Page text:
Written informed consent was obtained in accordance with the procedures set by the University of California, Los Angeles, Human Subjects Protection Committee. All clinical assessments were performed within 3 weeks of PET scanning. Genetic test results were not released to participants. Clinical diagnoses were made with investigators blind to genetic data; image data were analyzed and ROIs determined with investigators blind to clinical and genetic findings.

Results

Subject groups were similar in mean age at examination, dementia onset age within families, educational achievement level, frequency of women, or family history of AD (Table (Table1).1). Genotypes of the demented group included one with 4/4, five with 3/4, and five with 3/3, indicating a proportion of APOE-4 subjects (55%) similar to that of other dementia groups reported in the literature (13, 16). The nondemented APOE-4 carriers were all heterozygotes (3/4 genotype) except for two subjects who were homozygotes (4/4). Of the nondemented subjects without APOE-4, 25 had the 3/3 genotype and two had the 2/3 genotype. The 27 nondemented APOE-4 carriers included 21 (78%) who met criteria for AAMI, 3 (11%) who met criteria for mild cognitive impairment, and 3 (11%) who met neither criteria. The 27 nondemented subjects without APOE-4 included 23 (85%) who met criteria for AAMI and 4 (15%) who did not meet criteria for either AAMI or mild cognitive impairment. The nondemented subjects had memory performance scores within the norms for cognitively intact persons of the same age and educational level (Table (Table1).1). The APOE-4 carriers had a small but consistent nonsignificant reduction in cognitive performance, and demented subjects showed the expected lower memory performance consistent with their diagnosis (Table (Table1).1).

Table 1
Baseline demographic and clinical characteristics of subject groups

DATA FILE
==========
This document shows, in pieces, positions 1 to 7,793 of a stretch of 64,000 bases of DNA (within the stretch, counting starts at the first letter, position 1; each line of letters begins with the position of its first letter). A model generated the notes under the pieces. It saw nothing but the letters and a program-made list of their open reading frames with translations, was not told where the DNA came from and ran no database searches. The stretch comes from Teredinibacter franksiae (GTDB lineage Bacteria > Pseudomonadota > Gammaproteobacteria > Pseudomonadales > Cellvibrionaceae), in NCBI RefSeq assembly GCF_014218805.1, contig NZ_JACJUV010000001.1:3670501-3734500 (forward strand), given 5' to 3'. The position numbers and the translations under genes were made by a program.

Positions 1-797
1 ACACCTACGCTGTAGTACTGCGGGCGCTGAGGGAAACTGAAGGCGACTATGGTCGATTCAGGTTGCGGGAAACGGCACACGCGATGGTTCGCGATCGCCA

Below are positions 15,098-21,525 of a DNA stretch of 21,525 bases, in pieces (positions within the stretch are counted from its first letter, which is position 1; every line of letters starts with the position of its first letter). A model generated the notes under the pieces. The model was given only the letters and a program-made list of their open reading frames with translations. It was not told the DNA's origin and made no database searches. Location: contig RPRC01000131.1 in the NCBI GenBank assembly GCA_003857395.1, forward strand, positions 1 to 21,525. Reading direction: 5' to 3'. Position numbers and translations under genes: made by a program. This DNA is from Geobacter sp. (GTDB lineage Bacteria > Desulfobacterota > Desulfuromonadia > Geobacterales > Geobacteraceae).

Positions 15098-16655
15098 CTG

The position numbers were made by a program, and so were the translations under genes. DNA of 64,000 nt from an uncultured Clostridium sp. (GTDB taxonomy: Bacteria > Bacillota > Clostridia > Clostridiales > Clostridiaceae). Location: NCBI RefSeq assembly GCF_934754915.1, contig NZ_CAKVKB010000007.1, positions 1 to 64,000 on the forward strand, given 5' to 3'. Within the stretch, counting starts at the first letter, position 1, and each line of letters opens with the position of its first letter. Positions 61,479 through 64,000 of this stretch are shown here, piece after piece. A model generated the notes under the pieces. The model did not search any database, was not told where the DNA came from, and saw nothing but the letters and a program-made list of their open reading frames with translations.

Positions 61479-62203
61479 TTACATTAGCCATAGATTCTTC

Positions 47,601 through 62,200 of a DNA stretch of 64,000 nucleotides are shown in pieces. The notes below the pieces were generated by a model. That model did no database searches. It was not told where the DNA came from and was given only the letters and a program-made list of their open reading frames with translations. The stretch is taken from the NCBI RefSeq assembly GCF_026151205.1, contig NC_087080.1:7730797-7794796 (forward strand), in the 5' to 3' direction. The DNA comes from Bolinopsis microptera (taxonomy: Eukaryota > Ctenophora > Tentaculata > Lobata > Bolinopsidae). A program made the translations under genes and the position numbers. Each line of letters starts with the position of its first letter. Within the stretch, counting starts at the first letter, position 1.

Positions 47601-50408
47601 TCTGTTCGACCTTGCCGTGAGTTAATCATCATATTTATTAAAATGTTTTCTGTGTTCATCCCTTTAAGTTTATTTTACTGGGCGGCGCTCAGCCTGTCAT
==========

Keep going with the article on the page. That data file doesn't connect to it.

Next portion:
As predicted, baseline comparisons among the three subject groups (ROI analysis) indicated the lowest metabolic rates for the AD group, intermediate rates for the nondemented APOE-4 carriers, and highest rates for the nondemented group without APOE-4 in several cortical regions (Fig. (Fig.1.).1.). After Bonferroni correction, these differences were bilateral and significant (ANOVAs; df = 5,59) in inferior parietal (left hemisphere: F = 9.2, P = 0.0036; right hemisphere: F = 14.6, P = 0.0012), and posterior cingulate (left: F = 25.0, P = 0.0012; right: F = 17.7, P < 0.0001). Significant group differences present only in the left hemisphere were found in the dorsolateral prefrontal region (F = 13.7, P = 0.0012). Further ROI comparisons between the two nondemented groups included only these regions.

Figure 1
Examples of PET images (comparable parietal lobe levels viewed from below head) coregistered to each subject's baseline MRI scan for an 81-year-old nondemented woman (APOE 3/3 genotype; Top), a 76-year-old nondemented woman (APOE 3/4 genotype; Middle ...

Baseline PET measures of the nondemented subjects (ROI analysis) indicated significantly lower metabolism in APOE-4 carriers in the inferior parietal region for both the right (t = 2.4, df = 50, P = 0.019) and left (t = 2.3, df = 50, P = 0.026) hemispheres compared with those without APOE-4. These differences remained significant even if we eliminated from the comparison the two subjects homozygous for APOE-4. Correcting for the small but consistent baseline reduction in cognitive performance in APOE-4 carriers had minimal effect on the results. The SPM analysis showed similar results: the APOE-4 carriers had significantly lower metabolism than those without APOE-4, particularly in the left inferior parietal, lateral temporal, and posterior cingulate regions (Fig. (Fig.2).2).

Figure 2
Differences in cerebral metabolism in nondemented subjects according to genetic risk (SPM analysis). Lower metabolic levels are seen for the APOE-4 group (yellow and red areas) in left lateral temporal (P < 0.001), posterior cingulate (P < ...